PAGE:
Scotland

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  • Topic: Scotland, Scottish Gaelic, Scots language
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  • Published : March 26, 2014
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Demography

The population of Scotland in the 2001 Census was 5,062,011.

This rose to 5,295,400, the highest ever, according to the first results of the 2011 Census.

Although Edinburgh is the capital of Scotland, it is not the largest city. With a population of just over 584,000, this title falls to Glasgow.

The Greater Glasgow urban area, with a population of almost 1.2 million, is home to nearly a quarter of Scotland's population.

The “Central Belt” is where most of the main towns and cities are located. Glasgow is to the west, while Edinburgh and Dundee lie on the east coast, with Perth lying 20 miles upstream on the River Tay from Dundee.

The Highlands are sparsely populated.

In general, only the more accessible and larger islands retain human populations. Currently, fewer than 90 remain inhabited.

The Southern Uplands are essentially rural in nature and dominated by agriculture and forestry.

Immigration since World War II has given Glasgow, Edinburgh and Dundee small South Asian communities. In 2011, there were an estimated 49,000 ethnically Pakistani people living in Scotland, making them the largest non-White ethnic group. Since the Enlargement of the European Union more people from Central and Eastern Europe have moved to Scotland.

Scotland has three officially recognised languages: English, Scots, and Scottish Gaelic.

Almost all Scots speak Scottish English, and in 1996, the General Register Office for Scotland estimated that between 17 and 33% of the population could speak Scots. Others speak Highland English. Gaelic is mostly spoken in the Western Isles, where a large proportion of people still speak it; however, nationally its use is confined to just 1% of the population. The number of Gaelic speakers in Scotland dropped from 250,000 – 7% of the population – in 1881 to 60,000 in 2008.

There are many more people with Scottish ancestry living abroad than the total population of Scotland. In the 2000 Census, 9.2 million Americans self-reported some degree of Scottish descent and it is estimated that there are more than 27 million descendants of the Scots-Irish migration now living in the US. In Canada, the Scottish-Canadian community accounts for 4.7 million people. About 20% of the original European settler population of New Zealand came from Scotland.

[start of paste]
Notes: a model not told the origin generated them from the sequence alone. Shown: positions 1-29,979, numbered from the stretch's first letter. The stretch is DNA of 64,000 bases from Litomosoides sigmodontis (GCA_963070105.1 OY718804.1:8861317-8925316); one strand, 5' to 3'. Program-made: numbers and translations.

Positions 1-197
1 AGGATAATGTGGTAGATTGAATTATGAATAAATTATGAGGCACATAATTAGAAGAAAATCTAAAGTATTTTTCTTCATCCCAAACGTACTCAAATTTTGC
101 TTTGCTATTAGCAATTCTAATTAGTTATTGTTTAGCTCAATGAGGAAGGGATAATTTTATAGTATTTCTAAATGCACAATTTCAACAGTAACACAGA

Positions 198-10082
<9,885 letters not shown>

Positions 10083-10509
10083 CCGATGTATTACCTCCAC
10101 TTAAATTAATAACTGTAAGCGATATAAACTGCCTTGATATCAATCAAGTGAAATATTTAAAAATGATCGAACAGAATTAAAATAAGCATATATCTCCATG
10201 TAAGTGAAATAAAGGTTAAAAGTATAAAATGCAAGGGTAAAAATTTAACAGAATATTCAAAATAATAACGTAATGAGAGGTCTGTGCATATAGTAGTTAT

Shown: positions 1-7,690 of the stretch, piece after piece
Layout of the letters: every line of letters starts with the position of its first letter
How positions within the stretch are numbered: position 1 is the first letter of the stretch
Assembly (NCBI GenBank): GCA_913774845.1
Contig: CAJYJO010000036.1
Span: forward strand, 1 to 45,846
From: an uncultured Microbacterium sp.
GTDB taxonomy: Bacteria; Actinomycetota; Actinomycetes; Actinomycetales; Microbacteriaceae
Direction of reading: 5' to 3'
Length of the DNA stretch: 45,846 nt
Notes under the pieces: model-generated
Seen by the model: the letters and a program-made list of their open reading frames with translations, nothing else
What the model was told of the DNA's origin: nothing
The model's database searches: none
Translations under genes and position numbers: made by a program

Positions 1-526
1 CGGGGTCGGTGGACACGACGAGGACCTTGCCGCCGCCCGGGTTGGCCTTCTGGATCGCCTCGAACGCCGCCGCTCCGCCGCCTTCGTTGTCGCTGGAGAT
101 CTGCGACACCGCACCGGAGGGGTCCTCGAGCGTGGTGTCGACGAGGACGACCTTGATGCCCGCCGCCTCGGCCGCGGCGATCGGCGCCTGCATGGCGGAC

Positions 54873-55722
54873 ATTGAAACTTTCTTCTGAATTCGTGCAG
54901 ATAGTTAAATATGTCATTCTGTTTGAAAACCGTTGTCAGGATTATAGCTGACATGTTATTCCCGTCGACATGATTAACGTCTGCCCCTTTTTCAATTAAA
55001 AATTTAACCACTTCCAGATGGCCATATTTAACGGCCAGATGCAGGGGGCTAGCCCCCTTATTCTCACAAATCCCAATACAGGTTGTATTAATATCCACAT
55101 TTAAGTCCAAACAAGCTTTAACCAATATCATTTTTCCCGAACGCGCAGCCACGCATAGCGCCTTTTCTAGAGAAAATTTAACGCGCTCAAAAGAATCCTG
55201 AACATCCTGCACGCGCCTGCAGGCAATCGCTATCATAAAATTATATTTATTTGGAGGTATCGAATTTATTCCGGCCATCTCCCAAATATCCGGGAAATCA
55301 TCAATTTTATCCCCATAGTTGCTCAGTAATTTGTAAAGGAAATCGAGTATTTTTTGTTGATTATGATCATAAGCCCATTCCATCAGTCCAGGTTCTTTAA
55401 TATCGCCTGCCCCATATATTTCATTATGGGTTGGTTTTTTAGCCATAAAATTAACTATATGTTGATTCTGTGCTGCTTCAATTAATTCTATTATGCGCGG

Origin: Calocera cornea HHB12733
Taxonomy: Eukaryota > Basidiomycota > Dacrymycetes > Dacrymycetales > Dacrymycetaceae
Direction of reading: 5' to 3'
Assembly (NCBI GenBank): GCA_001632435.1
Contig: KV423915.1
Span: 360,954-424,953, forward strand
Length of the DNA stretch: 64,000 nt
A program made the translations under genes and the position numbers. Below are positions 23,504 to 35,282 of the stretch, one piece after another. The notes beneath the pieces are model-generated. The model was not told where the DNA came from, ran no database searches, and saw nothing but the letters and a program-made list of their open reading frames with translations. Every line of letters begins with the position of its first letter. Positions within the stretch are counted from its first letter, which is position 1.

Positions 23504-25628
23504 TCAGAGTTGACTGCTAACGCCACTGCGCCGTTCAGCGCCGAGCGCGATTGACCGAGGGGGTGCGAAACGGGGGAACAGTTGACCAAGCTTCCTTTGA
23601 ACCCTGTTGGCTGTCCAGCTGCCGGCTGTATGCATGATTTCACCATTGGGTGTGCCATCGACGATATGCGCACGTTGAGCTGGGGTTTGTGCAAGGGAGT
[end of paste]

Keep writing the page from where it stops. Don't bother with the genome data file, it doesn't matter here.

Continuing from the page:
Culture

Scottish music is a significant aspect of the nation's culture, with both traditional and modern influences. A famous traditional Scottish instrument is the Great Highland Bagpipe, a wind instrument consisting of three drones and a melody pipe (called the chanter), which are fed continuously by a reservoir of air in a bag. Bagpipe bands, featuring bagpipes and various types of drums, and showcasing Scottish music styles while creating new ones, have spread throughout the world. The clàrsach (harp), fiddleand accordion are also traditional Scottish instruments, the latter two heavily featured in Scottish country dance bands. Scotland has a literary heritage dating back to the early Middle Ages. The earliest extant literature composed in what is now Scotland was in Brythonic speech in the 6th century, but is preserved as part of Welsh literature. Later medieval literature included works in Latin, Gaelic, Old English and French. The first surviving major text in Early Scots is the 14th-century poet John Barbour's epic Brus, focusing on the life of Robert I, and was soon followed by a series of vernacular romances and prose works.

In the 16th century the crown's patronage helped the development of Scots drama and poetry, but the accession of James VI to the English throne removed a major centre of literary patronage and Scots was sidelined as a literary language. Interest in Scots literature was revived in the 18th century by figures including James Macpherson, whose Ossian Cycle made him the first Scottish poet to gain an international reputation and was a major influence on the European Enlightenment. It was...
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